BRINGING BACK NONVIOLENCE IN POLITICAL THEORY

ABSTRACT: Nonviolence is slowly becoming a key concept in politics. This term has been associated with important political actors and dramatic events around the world. Increasingly, persons such as San Suu Kyi, Gandhi and Martin Luther King Jr. have become models of life and especially of action. At the same time, nonviolent struggles (such as the strife of the Umbrella Movement in Hong Kong) and even revolutions (such as the Orange Revolution in Ukraine) are becoming more and more frequent, complex and effective. 

Nevertheless, the concept of nonviolence is still undertheorized. We witnessed a timid interest from important political theorists in the last decade, but a real and widespread debate on the topic is still missing. For instance, nonviolence is still too frequently confused with simple absence of violence, or reduced to pacifism. In addition, the complexity of the many nonviolent revolutions seems to overcome the classical and still dominant division between pragmatic and principled nonviolence. There is the perception that this concept is much more than a principle of love or a technique short of physical violence, but we lack real alternative definitions.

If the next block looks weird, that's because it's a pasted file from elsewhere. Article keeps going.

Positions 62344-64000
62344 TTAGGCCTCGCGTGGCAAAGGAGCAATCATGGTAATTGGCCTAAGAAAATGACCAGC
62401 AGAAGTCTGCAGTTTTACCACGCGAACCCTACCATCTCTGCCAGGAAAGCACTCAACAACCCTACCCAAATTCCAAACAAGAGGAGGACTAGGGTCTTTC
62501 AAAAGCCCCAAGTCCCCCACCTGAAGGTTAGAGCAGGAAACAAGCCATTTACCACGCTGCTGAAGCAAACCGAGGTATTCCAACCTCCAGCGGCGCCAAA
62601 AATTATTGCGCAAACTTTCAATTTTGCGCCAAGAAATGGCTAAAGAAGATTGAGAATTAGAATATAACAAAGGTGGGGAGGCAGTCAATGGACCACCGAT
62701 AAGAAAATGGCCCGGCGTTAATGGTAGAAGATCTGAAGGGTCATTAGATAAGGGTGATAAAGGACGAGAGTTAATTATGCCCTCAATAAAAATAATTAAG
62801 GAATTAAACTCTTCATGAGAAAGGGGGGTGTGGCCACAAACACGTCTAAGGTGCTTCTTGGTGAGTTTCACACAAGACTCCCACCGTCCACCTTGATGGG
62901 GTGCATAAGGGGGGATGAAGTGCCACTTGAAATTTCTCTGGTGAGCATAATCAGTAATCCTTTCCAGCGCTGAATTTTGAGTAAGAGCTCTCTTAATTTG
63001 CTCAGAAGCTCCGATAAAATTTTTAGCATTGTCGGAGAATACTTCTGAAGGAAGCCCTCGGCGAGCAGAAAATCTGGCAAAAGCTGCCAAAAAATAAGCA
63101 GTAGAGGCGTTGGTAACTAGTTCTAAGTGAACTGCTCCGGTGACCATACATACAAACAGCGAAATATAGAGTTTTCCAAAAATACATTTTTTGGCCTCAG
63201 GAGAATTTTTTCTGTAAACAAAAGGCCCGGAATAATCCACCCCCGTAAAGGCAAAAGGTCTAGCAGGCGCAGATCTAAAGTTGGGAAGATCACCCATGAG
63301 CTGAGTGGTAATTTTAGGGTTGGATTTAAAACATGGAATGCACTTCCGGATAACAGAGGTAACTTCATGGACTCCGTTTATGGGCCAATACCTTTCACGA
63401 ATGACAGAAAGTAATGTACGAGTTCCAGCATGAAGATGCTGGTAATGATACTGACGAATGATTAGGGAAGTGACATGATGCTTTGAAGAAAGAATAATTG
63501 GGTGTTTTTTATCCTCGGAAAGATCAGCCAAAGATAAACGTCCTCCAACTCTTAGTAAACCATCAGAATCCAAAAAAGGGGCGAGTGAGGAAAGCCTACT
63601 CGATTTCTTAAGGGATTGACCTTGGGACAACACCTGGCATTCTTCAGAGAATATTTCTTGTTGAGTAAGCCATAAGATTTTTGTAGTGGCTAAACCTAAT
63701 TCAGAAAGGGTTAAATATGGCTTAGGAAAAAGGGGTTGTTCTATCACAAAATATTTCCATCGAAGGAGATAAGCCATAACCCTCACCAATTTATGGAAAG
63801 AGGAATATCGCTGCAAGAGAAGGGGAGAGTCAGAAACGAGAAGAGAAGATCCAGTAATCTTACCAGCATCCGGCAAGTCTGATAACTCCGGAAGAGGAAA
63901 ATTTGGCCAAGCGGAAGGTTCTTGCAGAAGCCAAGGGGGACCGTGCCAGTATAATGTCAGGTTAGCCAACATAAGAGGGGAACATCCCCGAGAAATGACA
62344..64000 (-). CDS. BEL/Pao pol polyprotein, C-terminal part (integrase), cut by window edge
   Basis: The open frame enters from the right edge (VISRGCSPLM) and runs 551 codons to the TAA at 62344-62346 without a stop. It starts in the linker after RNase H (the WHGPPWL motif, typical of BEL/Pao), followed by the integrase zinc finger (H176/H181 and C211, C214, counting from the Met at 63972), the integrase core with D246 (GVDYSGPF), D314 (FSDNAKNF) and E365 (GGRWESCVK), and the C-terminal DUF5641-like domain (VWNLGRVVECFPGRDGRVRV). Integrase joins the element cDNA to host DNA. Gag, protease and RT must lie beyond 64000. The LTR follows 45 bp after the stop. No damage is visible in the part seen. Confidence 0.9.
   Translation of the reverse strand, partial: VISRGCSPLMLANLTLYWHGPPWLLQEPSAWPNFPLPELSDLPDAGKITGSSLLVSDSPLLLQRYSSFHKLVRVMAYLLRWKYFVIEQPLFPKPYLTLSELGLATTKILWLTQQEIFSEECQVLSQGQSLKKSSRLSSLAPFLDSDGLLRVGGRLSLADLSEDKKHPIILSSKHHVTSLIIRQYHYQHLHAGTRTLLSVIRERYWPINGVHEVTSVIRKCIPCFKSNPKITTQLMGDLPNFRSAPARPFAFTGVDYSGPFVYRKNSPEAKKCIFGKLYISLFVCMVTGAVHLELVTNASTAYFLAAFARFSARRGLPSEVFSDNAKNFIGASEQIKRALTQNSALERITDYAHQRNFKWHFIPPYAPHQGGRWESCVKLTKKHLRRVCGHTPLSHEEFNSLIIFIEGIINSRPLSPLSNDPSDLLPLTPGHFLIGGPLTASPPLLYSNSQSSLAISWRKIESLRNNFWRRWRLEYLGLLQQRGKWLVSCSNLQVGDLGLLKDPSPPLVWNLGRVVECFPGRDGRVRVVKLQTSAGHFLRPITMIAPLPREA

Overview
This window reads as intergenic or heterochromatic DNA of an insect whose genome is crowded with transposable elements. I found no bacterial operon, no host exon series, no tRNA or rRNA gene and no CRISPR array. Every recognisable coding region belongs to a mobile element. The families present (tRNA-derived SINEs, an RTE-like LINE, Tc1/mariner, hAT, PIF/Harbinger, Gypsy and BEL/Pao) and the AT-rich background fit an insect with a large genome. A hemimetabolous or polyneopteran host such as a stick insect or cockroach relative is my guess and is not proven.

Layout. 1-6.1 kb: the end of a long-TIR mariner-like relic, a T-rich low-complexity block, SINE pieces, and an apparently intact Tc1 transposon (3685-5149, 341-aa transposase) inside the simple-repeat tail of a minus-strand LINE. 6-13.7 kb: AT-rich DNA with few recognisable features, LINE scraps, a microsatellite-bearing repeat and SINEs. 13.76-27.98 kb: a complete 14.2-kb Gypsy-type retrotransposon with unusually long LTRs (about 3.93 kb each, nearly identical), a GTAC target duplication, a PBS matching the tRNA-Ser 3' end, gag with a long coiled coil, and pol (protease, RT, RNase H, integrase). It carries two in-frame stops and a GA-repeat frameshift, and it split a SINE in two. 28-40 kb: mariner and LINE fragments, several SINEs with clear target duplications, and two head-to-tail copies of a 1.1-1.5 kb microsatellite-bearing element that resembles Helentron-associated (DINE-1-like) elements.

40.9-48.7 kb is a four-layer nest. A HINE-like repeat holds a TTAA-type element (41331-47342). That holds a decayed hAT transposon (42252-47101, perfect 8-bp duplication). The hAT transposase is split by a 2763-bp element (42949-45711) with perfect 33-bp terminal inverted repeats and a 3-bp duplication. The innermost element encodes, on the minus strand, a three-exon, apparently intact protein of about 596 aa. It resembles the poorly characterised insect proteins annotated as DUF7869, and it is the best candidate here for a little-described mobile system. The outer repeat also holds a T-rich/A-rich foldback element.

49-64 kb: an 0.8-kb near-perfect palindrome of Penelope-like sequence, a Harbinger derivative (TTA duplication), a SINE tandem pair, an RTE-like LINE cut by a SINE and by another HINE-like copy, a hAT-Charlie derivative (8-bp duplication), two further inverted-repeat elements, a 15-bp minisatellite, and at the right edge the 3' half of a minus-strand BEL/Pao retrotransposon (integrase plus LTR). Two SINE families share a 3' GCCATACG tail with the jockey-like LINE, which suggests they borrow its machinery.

The aim of the workshop is to discuss the different approaches to nonviolence, and to appraise the significance of this concept in political thought. Paper presentations engaging with the following topics and questions are particularly welcome, but proposals that extend beyond these themes will also be considered:

  • Is nonviolence an eternal concern of human society, or it is a very recent and innovative idea? What does the Christian tradition of nonviolence has in common with for instance Jainism or Islam?
  • How did thinkers understand and interpret nonviolence in different traditions? Is it possible to find different schools of thought within the rising field of ‘nonviolent studies’?
  • What is the relation between nonviolence and key concepts of western political philosophy, such as justice and equality?
  • What do the many nonviolent revolutions around the world tell us about the concept of nonviolence? Can we find new definitions of this term?
  • What are the limits of the concept of nonviolence? For instance, is destruction of private property compatible with it? Can nonviolence be used to impose a certain creed or wage war?
 
If you wish to present a paper at this workshop please send a title and abstract (400 words) on or before 1st June 2016 torb361@exeter.ac.uk